If my anxiety is rooted in uncertain and imaginary outcomes and possibilities, it seems obvious that I can disable it with a little discipline, a dash of surrender to uncertainty, a lot of presence and the will to change. I’m chagrined by the possibility my anxiety is a lifelong bad habit as much as anything else. Could that be true? Yikes.

I wish with all my heart I’d been a better equipped and less distressed parent, but I remind myself I can’t go back. I can’t begin parenting again from ground zero. I can’t go back to the young woman I was and explain all this and give her the support and safety to actively choose to turn away from anxiety before starting a family. There’s only today, so many years later, as I sit with my laptop in my lap and the sun coming in the windows, glancing at my notes, thinking and writing.

I know all I’ve ever wanted for my own mother is health and happiness. I want the same for my kids. I suspect Mom and my sons also want that for me. Perhaps it’s time for me to shape an anxiety-free life now, not only for my own sake, but for those closest to me as well.

We build our lives on outcomes, one after another, more than we ever notice. We remember the spectacularly good and spectacularly bad outcomes, but what about the countless others? Outcomes are complex, not black and white. Outcomes can create visible and invisible ripples that last a lifetime. I can hardly think of a more fruitless endeavor than worrying about or trying to control outcomes. I’ve survived every outcome to date. What makes me think I won’t continue to do so–until I don’t, of course? But the outcome of death is largely out of my control, too. Why worry?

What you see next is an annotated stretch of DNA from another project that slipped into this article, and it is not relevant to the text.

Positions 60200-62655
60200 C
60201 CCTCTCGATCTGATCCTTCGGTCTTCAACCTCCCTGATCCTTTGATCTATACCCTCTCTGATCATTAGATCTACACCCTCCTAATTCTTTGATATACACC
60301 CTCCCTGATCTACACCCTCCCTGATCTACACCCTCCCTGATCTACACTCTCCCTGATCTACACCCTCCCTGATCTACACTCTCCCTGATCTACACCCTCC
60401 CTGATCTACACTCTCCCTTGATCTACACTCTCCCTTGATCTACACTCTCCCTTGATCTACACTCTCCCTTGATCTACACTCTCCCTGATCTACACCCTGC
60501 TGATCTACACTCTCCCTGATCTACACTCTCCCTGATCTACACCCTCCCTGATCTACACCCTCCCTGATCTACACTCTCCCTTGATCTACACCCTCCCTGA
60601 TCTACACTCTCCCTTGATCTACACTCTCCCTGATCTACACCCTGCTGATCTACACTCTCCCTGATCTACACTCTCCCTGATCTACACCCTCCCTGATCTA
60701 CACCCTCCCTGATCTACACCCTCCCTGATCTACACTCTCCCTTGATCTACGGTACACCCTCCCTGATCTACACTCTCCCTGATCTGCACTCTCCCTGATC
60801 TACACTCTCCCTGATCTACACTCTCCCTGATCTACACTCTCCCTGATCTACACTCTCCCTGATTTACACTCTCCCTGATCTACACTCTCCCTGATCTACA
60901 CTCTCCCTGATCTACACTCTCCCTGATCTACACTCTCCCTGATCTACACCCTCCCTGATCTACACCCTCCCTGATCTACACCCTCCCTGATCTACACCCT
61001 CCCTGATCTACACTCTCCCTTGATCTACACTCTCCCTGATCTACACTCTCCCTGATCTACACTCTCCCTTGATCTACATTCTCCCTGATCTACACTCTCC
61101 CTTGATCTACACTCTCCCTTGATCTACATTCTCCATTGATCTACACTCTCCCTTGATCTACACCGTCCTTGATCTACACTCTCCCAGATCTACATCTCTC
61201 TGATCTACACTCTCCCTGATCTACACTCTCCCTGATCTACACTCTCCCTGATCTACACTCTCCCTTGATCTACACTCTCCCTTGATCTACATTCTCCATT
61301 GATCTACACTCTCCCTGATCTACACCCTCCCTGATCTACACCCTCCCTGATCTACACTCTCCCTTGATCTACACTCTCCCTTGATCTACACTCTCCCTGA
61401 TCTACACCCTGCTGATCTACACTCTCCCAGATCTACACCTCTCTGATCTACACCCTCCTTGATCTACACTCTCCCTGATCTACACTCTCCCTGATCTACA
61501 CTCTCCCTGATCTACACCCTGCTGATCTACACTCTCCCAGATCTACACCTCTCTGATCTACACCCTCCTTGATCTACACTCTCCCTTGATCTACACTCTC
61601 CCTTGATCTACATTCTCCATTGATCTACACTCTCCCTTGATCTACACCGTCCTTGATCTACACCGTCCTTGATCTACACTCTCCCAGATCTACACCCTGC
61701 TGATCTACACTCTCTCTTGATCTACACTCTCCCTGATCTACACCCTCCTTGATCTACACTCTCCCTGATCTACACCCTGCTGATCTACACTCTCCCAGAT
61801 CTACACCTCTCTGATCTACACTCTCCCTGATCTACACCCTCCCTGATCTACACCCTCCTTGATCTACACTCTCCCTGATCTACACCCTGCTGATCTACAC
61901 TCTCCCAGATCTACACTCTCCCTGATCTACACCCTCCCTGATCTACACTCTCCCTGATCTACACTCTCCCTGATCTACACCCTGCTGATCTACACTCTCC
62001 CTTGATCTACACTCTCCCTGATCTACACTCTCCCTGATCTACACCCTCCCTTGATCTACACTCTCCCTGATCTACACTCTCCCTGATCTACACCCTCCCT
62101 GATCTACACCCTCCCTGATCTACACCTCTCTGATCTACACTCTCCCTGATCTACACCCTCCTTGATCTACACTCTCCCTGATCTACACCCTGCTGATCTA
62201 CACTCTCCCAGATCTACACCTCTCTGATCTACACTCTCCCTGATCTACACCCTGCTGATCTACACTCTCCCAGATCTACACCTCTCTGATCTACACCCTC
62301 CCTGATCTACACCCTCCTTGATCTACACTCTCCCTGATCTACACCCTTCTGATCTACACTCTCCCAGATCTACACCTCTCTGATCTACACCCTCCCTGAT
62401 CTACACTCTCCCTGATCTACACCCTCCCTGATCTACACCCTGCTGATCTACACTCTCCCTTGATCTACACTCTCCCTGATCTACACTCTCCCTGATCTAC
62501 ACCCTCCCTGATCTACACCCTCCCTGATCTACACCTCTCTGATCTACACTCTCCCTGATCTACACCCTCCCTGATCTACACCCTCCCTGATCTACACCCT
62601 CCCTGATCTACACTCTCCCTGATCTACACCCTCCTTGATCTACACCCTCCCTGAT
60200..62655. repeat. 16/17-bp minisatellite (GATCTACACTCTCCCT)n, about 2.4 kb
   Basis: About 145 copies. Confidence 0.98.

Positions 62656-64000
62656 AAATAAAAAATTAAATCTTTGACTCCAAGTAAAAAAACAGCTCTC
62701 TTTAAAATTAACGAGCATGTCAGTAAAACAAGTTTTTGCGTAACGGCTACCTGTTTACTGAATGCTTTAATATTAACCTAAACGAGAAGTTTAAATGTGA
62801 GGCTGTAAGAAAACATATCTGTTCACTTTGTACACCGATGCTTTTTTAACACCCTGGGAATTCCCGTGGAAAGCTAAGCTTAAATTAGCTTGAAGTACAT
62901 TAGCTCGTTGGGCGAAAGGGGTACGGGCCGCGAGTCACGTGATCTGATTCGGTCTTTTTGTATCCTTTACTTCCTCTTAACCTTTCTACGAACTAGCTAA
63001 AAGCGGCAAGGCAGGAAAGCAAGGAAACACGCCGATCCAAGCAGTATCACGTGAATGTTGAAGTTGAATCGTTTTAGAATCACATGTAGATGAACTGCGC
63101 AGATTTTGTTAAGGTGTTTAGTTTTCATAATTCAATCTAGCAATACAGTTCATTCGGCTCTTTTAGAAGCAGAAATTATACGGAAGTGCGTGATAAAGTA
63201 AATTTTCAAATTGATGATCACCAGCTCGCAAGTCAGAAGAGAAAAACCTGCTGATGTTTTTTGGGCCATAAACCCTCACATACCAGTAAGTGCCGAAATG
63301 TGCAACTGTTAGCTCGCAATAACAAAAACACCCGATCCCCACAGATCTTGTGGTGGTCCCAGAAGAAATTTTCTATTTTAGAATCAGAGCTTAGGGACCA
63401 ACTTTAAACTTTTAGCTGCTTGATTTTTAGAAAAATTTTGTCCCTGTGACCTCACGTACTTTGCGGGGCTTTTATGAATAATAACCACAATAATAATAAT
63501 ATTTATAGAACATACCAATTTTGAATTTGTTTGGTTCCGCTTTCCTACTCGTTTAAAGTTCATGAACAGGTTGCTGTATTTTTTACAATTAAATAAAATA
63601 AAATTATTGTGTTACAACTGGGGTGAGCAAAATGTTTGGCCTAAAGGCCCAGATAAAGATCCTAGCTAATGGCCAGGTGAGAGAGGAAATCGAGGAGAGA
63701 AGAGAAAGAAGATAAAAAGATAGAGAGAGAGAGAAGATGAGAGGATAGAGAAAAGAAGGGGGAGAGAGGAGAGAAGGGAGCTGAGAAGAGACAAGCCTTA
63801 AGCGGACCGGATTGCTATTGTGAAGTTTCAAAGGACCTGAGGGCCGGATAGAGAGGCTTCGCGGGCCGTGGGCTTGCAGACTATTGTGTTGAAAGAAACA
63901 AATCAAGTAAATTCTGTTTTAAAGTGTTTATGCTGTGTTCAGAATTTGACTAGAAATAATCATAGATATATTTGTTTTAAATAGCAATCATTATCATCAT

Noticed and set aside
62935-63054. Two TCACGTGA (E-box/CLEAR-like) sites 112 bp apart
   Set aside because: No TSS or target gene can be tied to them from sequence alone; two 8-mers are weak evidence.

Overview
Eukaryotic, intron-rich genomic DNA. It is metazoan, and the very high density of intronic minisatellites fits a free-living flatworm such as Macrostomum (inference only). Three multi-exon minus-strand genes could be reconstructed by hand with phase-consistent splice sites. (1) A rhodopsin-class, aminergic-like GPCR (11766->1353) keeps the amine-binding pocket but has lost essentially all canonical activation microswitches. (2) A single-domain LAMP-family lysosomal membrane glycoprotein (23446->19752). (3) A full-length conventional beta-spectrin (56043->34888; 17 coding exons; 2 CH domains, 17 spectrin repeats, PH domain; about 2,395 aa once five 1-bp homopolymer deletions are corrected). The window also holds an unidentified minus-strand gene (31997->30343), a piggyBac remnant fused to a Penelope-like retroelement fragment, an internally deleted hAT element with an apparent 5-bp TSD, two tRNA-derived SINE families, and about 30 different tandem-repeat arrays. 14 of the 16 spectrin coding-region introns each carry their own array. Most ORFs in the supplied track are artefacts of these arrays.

There are so many things I’d rather do than struggle with anxiety!

There are so many stories to imagine, share and write, rather than keep in my head and hurt myself with!

Anxiety is too expensive. I’m not interested in maintaining it anymore.

Better late than never.

Photo by Senjuti Kundu on Unsplash

All content on this site ©2017
Jennifer Rose
except where otherwise noted

Die In My Arms

When I was pregnant with my first son in 1989, I approached parenthood the way I approach every new endeavor. I read whatever I could get my hands on. I had a shelf of books on pregnancy, labor and delivery, breastfeeding and parenting. Like most parents, I wanted to be the best I could possibly be.

It wasn’t until more than 25 years later that I came across the only book I needed, a simple paperback I’d never heard of or seen, a book never mentioned by health professionals, teachers or anyone else. The book was The Continuum Concept by Jean Liedloff. It only took me a couple of days to read, and I cried through the whole thing. I’ve rarely read a book that so completely captured my private longings and sense of being broken.

By then, of course, it was far too late to apply the information as a parent.

As I embark on the second half of my life, I think about the continuum concept every day. I grieve for us all, victims of rape culture, many of us broken and maimed sexually, physically, mentally and emotionally. Few of us have any idea what a healthy human relationship looks like, and fewer still know how to go about creating and participating in one, or are in fact able to because of the damage current parenting practices and other social norms cause.

My own needs for affectionate, nurturing touch and in-arms experience are chronically unmet and over the years I’ve learned to spend time in water, in the sun, with animals and in nature as substitutes for human contact.

The trees and forests here are nothing like the pine and aspen forests I knew growing up in Colorado. The broadleaf forests in Maine are tall and deep and thick, every layer incredibly rich, lush and complex. The trees are a mix of fruit, evergreen and hardwood such as birch, beech, oak, ash and maple, to name but a few.